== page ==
I ran across this quote somewhere on the West Virginia Mountain Trail Runners web site, and Googled Emil Zatopek to try to find the context of the quote.
There is a great advantage in training under unfavorable conditions.
Emil Zatopek was a Czech runner--much along the lines of the later American runner, Steve Prefontaine--who kicked some serious butt at the 1952 Helsinki Olympics.
Zatopek not only won the 5,000 meters, the 10,000 meters, and the marathon, but he did this within a span of only 8 days, and set Olympic records in all three events!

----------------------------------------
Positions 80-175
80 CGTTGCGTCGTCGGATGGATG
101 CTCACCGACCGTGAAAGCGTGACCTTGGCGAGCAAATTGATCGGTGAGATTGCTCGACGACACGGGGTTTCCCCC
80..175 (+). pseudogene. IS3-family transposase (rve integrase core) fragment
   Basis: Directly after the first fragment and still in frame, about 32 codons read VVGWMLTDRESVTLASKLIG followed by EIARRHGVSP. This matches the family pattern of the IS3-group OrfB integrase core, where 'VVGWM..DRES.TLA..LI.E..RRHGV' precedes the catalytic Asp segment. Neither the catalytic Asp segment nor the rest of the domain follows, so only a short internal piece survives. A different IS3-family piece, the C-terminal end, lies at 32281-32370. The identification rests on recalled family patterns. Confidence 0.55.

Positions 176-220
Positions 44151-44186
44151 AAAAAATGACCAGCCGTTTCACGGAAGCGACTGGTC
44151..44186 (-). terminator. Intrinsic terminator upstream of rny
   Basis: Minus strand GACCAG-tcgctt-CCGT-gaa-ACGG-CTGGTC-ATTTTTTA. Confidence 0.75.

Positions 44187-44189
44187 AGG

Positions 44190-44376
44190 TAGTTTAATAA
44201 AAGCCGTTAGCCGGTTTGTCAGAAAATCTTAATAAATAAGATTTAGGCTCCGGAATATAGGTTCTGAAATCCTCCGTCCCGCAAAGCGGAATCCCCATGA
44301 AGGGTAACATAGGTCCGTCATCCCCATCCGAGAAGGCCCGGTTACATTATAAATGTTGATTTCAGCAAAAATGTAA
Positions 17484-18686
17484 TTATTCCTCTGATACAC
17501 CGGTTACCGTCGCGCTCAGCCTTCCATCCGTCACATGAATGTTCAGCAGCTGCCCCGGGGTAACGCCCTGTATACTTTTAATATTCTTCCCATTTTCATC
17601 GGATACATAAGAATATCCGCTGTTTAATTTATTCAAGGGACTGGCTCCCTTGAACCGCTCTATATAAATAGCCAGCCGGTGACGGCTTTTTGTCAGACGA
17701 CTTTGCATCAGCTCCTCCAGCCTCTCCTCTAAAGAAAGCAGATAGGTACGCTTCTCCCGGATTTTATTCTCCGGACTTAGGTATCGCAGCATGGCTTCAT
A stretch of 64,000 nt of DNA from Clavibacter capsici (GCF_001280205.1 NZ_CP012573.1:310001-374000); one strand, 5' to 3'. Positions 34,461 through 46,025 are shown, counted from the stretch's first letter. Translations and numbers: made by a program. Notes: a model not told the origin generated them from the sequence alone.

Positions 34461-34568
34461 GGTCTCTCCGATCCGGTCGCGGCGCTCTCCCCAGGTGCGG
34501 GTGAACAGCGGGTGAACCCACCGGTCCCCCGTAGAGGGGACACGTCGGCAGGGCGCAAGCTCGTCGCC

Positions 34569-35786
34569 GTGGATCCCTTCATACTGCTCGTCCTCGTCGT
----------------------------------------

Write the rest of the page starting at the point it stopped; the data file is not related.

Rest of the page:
Zatopke was a road runner, not a trail runner, but his passion for perfection ceratinly has parallels in Ultrarunning:
"When a person trains once, nothing happens. When a person forces himself to do a thing a hundred or a thousand times, then he certainly has developed in more ways than physical. Is it raining? That doesn't matter. Am I tired? That doesn't matter, either. Then willpower will be no problem."
We forget our bodies to the benefit of mechanical leisure. We act continuously with our brain, but we no longer use our bodies, our limbs....We have a magnificent motor at our disposal, but we no longer know how to use it."
I found more, much more. We would all do well to emulate Emil Zatopek.